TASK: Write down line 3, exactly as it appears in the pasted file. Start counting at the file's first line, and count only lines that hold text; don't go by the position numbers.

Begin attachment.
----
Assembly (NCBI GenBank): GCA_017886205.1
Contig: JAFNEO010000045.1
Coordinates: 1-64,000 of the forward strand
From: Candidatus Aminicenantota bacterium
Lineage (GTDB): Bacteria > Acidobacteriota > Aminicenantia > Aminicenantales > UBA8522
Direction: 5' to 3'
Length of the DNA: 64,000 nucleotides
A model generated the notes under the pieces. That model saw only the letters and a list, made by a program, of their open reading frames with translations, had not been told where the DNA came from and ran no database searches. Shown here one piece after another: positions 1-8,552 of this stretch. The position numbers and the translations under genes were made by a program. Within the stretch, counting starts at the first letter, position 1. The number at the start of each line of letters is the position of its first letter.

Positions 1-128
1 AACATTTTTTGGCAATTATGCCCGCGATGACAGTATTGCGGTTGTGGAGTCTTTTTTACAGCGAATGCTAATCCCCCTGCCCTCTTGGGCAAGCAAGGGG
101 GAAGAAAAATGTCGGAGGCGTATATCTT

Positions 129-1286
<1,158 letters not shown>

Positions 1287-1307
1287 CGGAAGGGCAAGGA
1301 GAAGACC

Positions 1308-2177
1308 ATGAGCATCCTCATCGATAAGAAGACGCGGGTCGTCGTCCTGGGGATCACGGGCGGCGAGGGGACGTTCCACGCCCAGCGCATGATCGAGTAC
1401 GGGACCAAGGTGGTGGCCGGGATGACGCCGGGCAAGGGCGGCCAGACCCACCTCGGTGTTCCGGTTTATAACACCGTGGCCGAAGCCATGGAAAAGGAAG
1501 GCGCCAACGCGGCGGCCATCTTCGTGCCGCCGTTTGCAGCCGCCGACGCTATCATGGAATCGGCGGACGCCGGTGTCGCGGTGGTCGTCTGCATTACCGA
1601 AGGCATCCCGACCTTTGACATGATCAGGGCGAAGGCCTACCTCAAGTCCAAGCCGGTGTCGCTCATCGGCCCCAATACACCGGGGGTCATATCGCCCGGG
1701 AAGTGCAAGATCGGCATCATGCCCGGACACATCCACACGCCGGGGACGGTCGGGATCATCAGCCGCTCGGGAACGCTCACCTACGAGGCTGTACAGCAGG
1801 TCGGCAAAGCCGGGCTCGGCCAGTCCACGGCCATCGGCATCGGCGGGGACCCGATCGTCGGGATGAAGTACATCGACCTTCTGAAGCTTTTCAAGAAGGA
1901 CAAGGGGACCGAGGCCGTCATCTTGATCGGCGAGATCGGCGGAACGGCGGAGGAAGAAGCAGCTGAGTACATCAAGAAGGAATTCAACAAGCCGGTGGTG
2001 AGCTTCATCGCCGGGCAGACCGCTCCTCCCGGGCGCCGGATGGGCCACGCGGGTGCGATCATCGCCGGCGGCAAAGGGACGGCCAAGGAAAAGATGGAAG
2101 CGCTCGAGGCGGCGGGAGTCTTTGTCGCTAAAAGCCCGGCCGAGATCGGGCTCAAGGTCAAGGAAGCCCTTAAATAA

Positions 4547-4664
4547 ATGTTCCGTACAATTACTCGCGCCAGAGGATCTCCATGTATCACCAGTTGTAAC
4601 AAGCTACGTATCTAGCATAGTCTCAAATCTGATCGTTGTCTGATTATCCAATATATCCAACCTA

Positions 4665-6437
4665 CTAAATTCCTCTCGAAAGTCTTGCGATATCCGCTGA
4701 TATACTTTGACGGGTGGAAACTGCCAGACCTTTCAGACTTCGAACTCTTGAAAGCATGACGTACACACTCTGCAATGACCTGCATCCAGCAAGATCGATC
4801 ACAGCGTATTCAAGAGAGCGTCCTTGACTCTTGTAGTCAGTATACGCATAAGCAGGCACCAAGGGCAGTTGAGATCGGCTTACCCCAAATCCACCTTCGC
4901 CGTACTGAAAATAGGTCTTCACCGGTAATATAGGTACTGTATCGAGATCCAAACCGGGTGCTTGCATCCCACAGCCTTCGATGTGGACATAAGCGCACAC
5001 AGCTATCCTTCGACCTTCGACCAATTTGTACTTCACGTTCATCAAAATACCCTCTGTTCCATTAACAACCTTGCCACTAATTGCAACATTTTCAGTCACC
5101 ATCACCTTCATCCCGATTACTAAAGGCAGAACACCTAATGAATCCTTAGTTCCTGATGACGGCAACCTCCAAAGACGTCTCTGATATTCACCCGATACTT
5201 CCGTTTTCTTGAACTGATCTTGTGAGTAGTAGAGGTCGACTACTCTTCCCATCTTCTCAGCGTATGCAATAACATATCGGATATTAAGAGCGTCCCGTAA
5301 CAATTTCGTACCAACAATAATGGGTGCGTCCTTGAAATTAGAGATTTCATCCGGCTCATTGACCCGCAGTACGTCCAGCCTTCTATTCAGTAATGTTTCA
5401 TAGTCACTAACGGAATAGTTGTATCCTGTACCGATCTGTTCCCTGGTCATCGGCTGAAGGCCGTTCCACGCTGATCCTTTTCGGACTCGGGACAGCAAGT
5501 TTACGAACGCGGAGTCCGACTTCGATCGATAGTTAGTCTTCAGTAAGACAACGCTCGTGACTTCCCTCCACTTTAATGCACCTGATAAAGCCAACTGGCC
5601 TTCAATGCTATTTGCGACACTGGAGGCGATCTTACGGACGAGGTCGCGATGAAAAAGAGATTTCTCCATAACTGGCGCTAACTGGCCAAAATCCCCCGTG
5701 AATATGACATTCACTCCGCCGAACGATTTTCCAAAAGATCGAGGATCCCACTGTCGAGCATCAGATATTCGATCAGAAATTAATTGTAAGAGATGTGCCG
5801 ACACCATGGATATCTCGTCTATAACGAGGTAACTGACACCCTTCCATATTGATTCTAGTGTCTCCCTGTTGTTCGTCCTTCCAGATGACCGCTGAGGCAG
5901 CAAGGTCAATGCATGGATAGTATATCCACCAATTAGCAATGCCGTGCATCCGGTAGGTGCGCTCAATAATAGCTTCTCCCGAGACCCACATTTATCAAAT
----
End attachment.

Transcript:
Coordinates: 1-64,000 of the forward strand